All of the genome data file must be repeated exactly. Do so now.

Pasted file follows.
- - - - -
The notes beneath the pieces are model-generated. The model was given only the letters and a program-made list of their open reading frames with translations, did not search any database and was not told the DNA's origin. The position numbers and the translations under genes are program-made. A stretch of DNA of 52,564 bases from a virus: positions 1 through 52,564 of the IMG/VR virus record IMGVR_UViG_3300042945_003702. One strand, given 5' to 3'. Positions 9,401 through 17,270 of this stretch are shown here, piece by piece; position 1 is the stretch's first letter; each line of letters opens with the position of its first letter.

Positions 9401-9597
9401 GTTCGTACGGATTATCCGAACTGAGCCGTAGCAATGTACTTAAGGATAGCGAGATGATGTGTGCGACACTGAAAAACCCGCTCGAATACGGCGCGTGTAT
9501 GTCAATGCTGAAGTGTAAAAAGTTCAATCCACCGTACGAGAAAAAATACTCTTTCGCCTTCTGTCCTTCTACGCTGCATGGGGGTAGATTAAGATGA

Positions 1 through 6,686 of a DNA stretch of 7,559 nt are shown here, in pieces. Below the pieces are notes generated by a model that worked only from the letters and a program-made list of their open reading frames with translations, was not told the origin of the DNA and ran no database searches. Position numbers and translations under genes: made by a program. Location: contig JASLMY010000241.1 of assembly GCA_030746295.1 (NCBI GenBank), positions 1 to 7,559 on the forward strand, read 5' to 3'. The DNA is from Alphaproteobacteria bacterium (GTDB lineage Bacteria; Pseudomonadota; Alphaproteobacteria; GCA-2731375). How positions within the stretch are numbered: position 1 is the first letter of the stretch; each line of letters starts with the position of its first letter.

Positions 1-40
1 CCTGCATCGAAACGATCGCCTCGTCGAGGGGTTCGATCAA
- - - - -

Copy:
The notes beneath the pieces are model-generated. The model was given only the letters and a program-made list of their open reading frames with translations, did not search any database and was not told the DNA's origin. The position numbers and the translations under genes are program-made. A stretch of DNA of 52,564 bases from a virus: positions 1 through 52,564 of the IMG/VR virus record IMGVR_UViG_3300042945_003702. One strand, given 5' to 3'. Positions 9,401 through 17,270 of this stretch are shown here, piece by piece; position 1 is the stretch's first letter; each line of letters opens with the position of its first letter.

Positions 9401-9597
9401 GTTCGTACGGATTATCCGAACTGAGCCGTAGCAATGTACTTAAGGATAGCGAGATGATGTGTGCGACACTGAAAAACCCGCTCGAATACGGCGCGTGTAT
9501 GTCAATGCTGAAGTGTAAAAAGTTCAATCCACCGTACGAGAAAAAATACTCTTTCGCCTTCTGTCCTTCTACGCTGCATGGGGGTAGATTAAGATGA

Positions 1 through 6,686 of a DNA stretch of 7,559 nt are shown here, in pieces. Below the pieces are notes generated by a model that worked only from the letters and a program-made list of their open reading frames with translations, was not told the origin of the DNA and ran no database searches. Position numbers and translations under genes: made by a program. Location: contig JASLMY010000241.1 of assembly GCA_030746295.1 (NCBI GenBank), positions 1 to 7,559 on the forward strand, read 5' to 3'. The DNA is from Alphaproteobacteria bacterium (GTDB lineage Bacteria; Pseudomonadota; Alphaproteobacteria; GCA-2731375). How positions within the stretch are numbered: position 1 is the first letter of the stretch; each line of letters starts with the position of its first letter.

Positions 1-40
1 CCTGCATCGAAACGATCGCCTCGTCGAGGGGTTCGATCAA